There are many opportunities for students to engage with DH, both in the classroom and in the course of life long scholarly inquiry.
- integrated and accessible collections of dispersed research materials
- new ways of processing data, particularly large bodies of data
- new ways of representing data
- new connections between different types of data
- new desktop working environments
- support for collaboration, networking and community building
- new forms of output and dissemination
Johanna Drucker and David Kim have made available an open, self-guided 101 course on DH for new comers to the subject. Check out suggested readings, tutorials, and an explanation of methodology from leading field experts at the UCLA Center for Digital Humanities.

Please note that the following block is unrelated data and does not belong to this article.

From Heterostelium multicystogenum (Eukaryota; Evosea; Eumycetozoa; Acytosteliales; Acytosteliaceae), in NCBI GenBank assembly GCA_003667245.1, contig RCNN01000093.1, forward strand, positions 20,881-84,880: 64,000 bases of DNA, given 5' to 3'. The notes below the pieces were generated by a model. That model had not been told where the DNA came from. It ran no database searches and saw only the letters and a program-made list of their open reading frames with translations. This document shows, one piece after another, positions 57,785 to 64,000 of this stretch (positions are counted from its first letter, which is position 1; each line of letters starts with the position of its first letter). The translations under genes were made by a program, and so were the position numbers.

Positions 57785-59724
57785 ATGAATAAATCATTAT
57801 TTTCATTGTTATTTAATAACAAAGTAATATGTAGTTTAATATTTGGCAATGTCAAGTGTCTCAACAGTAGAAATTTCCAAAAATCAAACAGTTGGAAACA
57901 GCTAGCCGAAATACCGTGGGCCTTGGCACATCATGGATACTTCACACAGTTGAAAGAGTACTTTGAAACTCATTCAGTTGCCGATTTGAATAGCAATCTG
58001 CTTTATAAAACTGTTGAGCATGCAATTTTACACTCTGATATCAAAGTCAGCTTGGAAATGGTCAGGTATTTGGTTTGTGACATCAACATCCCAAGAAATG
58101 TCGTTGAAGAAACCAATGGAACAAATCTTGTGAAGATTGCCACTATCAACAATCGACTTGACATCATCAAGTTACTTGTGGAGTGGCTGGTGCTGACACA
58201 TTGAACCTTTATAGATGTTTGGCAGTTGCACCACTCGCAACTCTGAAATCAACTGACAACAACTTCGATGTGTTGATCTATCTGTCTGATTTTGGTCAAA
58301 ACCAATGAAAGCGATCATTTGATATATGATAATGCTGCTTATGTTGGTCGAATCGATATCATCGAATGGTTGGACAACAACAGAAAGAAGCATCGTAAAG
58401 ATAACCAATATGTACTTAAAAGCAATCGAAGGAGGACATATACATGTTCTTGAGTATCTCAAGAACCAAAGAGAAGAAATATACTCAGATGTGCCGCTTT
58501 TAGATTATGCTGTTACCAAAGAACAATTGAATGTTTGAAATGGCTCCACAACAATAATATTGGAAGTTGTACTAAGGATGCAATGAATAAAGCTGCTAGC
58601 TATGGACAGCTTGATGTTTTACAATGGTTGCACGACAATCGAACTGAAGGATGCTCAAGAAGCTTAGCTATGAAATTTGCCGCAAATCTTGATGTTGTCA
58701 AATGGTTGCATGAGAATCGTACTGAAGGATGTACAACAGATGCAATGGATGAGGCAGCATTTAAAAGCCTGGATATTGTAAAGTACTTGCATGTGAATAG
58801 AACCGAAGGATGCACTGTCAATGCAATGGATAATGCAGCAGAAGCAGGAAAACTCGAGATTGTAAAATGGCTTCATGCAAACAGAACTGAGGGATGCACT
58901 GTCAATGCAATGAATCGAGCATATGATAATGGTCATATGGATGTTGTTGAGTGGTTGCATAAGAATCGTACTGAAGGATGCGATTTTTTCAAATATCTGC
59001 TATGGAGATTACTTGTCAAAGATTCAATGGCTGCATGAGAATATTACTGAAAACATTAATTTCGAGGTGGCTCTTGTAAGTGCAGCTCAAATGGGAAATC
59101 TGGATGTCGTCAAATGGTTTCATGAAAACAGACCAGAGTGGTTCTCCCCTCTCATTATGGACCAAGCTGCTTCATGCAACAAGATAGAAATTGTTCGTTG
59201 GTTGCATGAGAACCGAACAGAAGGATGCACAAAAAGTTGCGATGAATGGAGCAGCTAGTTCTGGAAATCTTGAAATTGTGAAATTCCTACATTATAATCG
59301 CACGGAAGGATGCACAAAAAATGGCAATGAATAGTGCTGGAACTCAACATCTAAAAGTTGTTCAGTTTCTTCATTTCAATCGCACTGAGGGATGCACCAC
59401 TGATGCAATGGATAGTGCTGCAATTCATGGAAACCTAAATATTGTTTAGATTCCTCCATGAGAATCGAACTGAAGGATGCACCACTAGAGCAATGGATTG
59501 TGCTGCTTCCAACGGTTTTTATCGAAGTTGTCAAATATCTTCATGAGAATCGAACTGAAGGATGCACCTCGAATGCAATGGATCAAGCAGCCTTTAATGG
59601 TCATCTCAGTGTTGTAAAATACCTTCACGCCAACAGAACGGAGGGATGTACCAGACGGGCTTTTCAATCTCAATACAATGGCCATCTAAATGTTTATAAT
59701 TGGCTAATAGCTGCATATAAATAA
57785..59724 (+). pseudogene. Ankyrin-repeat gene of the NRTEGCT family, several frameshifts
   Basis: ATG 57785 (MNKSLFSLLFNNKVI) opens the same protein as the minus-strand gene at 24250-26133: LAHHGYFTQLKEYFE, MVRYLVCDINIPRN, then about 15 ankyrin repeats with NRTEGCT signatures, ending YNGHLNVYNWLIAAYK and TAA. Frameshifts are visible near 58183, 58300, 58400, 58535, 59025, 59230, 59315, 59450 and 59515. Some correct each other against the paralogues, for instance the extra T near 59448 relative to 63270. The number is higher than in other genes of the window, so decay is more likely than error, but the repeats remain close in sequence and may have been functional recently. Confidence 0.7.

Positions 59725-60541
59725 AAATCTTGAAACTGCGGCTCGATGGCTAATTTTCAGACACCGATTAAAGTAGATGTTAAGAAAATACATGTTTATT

For more inspiration on where to start your research, read "Where to Start? On Research Questions in the Digital Humanities" by DHer Trevor Owens.